They’re everywhere lately: infographics. There are beautiful examples, and there are terrible examples. But I must say, I love a good infographic. As a designer with a passion for reading and learning, these graphics are the perfect blend of content and design, hard facts and artful interpretation. And when done well, these graphics become a handy marketing tool—one that is both educational and engaging.
We are bombarded with information every day; we are increasingly forced to digest and act on information FAST in order to keep up with the speed at which technologies are changing how we do business. Grabbing attention, then inspiring content-sharing is a must when it comes to modern marketing. A compelling infographic is highly shareable, and it also creates a virtual “keepsake” for a brand (don’t get me wrong–a branded pen is great, but a cool, inspiring graphic/message that I can print out and keep on my desk creates for me a stronger emotional tie with a given brand.) Infographics allow a business the opportunity to tell a story or share its mission, in a concise and visually attractive format.
A good infographic will present complex information clearly, allowing the reader to quickly review and digest the material. That’s where so many poorly executed examples fall flat; they’re too complex, difficult to follow, muddied by ugly typography or colors, or they fail to stay focused on the core message. But a good infographic can make even the most mundane or silly topic eye-catching, and before you know it, you’ve learned all there is to know about a winning rock-paper-scissors strategy:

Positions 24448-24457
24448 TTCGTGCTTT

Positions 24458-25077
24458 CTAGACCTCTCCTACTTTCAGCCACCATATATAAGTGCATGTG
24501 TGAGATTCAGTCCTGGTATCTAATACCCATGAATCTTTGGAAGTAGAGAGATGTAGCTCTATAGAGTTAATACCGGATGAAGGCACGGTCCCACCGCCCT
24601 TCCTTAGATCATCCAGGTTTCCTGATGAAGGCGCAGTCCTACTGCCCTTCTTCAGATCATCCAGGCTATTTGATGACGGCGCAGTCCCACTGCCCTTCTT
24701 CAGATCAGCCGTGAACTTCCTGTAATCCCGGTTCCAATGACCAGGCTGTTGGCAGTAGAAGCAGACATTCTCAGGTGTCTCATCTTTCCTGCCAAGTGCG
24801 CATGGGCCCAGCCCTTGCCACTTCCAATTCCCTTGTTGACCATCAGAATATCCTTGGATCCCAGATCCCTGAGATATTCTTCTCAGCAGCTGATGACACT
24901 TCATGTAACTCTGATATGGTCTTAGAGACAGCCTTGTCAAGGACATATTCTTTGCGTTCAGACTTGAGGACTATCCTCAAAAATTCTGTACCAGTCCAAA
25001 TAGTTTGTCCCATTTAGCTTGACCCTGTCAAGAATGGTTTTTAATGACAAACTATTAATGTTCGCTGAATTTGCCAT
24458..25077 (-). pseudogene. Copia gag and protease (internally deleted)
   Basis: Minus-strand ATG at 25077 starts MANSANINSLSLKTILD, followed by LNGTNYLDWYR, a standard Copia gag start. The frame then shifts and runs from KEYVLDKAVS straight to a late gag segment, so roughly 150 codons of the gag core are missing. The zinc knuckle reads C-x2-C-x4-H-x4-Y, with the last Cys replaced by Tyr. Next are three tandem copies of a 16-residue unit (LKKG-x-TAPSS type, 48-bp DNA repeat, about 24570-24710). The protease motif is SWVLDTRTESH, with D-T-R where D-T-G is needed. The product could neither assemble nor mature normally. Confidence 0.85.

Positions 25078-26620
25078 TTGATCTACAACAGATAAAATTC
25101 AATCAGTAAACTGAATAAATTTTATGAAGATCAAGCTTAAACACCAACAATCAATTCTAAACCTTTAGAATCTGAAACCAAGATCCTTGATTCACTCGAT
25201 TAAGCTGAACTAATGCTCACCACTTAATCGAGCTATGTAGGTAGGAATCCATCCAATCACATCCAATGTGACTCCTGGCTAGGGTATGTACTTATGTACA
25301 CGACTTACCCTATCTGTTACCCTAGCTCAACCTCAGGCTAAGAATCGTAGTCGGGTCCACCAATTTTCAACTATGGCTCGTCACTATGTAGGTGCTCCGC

Sure, it’s non-essential information. And I don’t know where they got their data. But it’s something that will likely be shared on social media, because it’s a quick, fun read about a game we’ve ALL played. And as you can see, the graphic elements can be super simple—line art and some well-balanced typography could be all you need.
So many people are visual learners. You may get true readers to download a whitepaper, but you will catch a broader swath of viewers with visuals. Visual aids have been a key element of sales pitches throughout history. Did you know that Florence Nightingale leveraged infographics to help make her case to Queen Victoria, to improve hospital conditions during the Crimean War?
These graphics can be incredibly elegant and detailed, even poster-worthy:
They can be ridiculously technical, and impossibly dense (I think it looks cool, but is it useful? Maybe after a long study…so I would argue it’s not the most effective):
They can incorporate crazy amounts of color:
Or they can fully embrace the style of the artist creating them, like this beautiful hand-drawn example from chalk artist Olivia King:
Now, let’s be clear: well-done infographics are not fast or cheap to create, and should be handled by a professional. A designer will create a layout that allows the content to flow correctly, and one which incorporates graphic elements that support and highlight key content pieces, as well as eye-catching typography and a color palette that leverages existing brand rules, all while pushing artistic limits where appropriate. (Please, no clip art or poorly kerned type!) But such a piece could be considered a branded investment; it will be shared, printed, referenced, and potentially utilized as a visual aid during presentations and sales pitches.
I love maps, and maybe that’s another reason infographics appeal to me. They provide a little “You are here” for the reader beginning to navigate their way through all the information you have to share. Where will they go next? You can guide potential customers straight to the [hopefully not so hidden] treasure that is your business.
(I know, I just wrote a bunch of words about visuals. So to get really meta, I’ll sign off with an infographic about infographics…)